In Newark, Obama highlights need to "break the cycle" through criminal justice reform action

President Barack Obama arrived in Newark on Monday to push for criminal justice reform in a country where more than two million Americans are behind bars and where 70 million people have a criminal record.

"There has got to be a better way to do this," said Obama before a crowd of approximately 150 people gathered inside the Center for Law and Justice at Rutgers-Newark as he announced two federal executive actions designed to help overhaul the criminal justice system toward a greater emphasis on prisoner re-entry and rehabilitation through education and job skills initiatives. "Today, I got a first-hand look at how Newark is helping to lead the way. We have to break the cycle."

Obama announced two action plans to encourage prisoner re-entry and rehabilitation as part of a national initiative. The president noted that he was taking action to make federal employers "ban the box," a policy that will prevent federal agencies from asking questions about criminal records in job applications, often registered in a check box, until later in the application process. Obama also announced new federal grants to help prisoners returning to society get a second chance through job training and education programs, housing and legal assistance. 

"You can't simply dismiss people out of hand simply because of mistakes they made in the past," Obama said, emphasizing that 19 states and several major corporations have already taken measures to ban the box. "What we're trying to do is good for everybody. It means less crime, less recidivism, less incarceration, and less waste of taxpayer money." 

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President Barack Obama pushed for a bipartisan overhaul of the American criminal justice system in a speech at Rutgers-Newark.

Obama's arrival in Newark put the President's imprimatur on criminal justice reform issues that have already been on the radar of two prominent local politicians. Obama was joined by U.S. Sen. Cory Booker (D-NJ), a former Newark mayor, as well as current Newark Mayor Ras Baraka. In Washington, Booker has promoted several bipartisan measures designed to overhaul the criminal justice system, including finding alternatives to prison for non-violent offenders, permitting juveniles to have their records cleared of certain non-violent crimes and employment training to help those released from prison find jobs. In Newark, Baraka has established programs designed to assist former offenders find work, including encouraging re-entry through a city labor pool database.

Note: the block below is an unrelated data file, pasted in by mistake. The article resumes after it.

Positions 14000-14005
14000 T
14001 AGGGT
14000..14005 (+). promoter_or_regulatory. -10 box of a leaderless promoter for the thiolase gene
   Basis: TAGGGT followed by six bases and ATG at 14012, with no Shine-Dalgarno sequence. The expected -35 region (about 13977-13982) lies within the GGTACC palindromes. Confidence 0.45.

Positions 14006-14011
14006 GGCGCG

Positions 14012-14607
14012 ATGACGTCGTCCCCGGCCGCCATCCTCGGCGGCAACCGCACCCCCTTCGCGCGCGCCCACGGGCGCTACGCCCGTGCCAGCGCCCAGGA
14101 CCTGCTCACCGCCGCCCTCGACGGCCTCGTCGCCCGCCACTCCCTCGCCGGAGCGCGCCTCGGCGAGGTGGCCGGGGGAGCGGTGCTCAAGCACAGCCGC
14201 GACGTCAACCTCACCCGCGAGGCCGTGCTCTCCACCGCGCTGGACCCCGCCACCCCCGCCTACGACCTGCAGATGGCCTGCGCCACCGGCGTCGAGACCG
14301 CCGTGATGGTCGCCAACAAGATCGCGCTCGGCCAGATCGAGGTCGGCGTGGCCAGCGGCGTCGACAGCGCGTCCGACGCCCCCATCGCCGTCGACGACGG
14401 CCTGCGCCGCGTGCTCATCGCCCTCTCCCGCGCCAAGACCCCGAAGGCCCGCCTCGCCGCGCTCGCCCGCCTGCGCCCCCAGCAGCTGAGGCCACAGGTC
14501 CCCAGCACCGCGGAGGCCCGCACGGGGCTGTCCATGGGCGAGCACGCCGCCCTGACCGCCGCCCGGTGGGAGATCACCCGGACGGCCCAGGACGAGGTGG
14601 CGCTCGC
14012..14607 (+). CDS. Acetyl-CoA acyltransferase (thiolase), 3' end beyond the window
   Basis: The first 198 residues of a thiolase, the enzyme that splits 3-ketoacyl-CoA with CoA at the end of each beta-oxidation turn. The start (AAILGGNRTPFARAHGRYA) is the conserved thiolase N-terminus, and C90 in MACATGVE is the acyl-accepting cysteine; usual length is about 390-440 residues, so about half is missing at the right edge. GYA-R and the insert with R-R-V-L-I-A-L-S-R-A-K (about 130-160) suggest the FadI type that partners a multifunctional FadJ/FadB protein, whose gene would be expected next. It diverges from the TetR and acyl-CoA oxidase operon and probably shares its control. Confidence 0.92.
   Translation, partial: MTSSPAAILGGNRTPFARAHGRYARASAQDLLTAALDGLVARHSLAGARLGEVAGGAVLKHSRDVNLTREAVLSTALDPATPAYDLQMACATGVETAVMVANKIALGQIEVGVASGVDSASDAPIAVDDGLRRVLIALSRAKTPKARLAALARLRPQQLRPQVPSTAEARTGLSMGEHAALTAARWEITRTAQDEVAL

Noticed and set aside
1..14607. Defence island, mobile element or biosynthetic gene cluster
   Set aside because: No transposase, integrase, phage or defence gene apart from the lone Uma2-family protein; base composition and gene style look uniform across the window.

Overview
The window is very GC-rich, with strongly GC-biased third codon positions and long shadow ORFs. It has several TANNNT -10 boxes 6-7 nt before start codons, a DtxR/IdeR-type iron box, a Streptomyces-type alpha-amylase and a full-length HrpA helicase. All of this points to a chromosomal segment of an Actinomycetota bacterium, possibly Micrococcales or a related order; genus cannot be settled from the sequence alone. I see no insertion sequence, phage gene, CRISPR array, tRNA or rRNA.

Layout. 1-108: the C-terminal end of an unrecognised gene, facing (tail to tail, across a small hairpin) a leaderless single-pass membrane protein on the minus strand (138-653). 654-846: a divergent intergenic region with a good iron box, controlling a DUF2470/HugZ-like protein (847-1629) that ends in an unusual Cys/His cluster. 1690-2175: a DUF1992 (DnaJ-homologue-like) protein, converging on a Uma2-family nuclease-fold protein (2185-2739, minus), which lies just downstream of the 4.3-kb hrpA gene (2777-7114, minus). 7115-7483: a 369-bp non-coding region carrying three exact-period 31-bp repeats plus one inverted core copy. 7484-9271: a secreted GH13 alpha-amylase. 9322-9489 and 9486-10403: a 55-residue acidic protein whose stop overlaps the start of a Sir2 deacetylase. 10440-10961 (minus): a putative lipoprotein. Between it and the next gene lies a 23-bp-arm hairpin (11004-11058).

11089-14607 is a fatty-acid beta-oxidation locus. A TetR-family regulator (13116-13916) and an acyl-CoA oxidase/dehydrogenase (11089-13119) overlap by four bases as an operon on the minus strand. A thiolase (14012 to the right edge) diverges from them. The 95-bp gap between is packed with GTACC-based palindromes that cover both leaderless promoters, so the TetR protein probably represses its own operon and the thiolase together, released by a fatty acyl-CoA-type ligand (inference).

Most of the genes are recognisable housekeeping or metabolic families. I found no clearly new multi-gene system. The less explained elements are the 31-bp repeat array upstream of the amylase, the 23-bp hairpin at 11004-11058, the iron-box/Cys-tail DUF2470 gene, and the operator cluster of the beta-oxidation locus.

"The grants will give us the resources that we need here in the city of Newark," Baraka told NewarkInc.com, moments after Obama praised Baraka's work to boost criminal justice reform locally and encouraged Congress to move forward with the bills Booker is backing. "Our own version of 'ban the box' in this state is not as strong as we want it to be. Hopefully on the federal level if we put some muscle behind it, we'll get some more people hired locally." 

While at Rutgers-Newark, Obama engaged in a roundtable discussion with several formerly incarcerated individuals who have benefited from programs that encourage education, re-entry and rehabilitation both inside and outside of prison. These initiatives include the New Jersey Scholarship and Transformative Education in Prisons (NJ-STEP) program, a consortium of higher education institutions housed at Rutgers University-Newark’s School of Criminal Justice that works with the New Jersey Department of Corrections and State Parole Board to ease the transition of former prisoners to life outside of prison after their release. 

Obama specifically noted the NJ-STEP program along with Integrity House, a Newark non-profit organization that has helped former prisoners, including those with substance abuse problems, re-enter society for decades, as doing critical work in the city as part of a national attempt to introduce wider critical justice reform.

Before departing, Obama singled out several local residents who after working with local, state and federal agencies, as well as law enforcement, were able to boost their personal drives toward starting new lives. One of the people Obama put into the spotlight was Ashley Sinclair, 21, of Newark, who formerly was on the streets and involved in crime. 

"Eventually Ashley decided she wanted something better for herself, impressed people with her work ethic, and earned a place in the Newark Department of Sanitation," Obama said. "Instead of getting in trouble on the streets, she's helping to clean up those streets. 

"We can't have the criminal justice system carrying the entire load of solving all of society's ills," Obama added. "The ultimate goal is to make sure that folks are law-abiding, self-sufficient, good citizens. Everything we do should be designed toward that goal. It's not too late if we give people a little bit of help."

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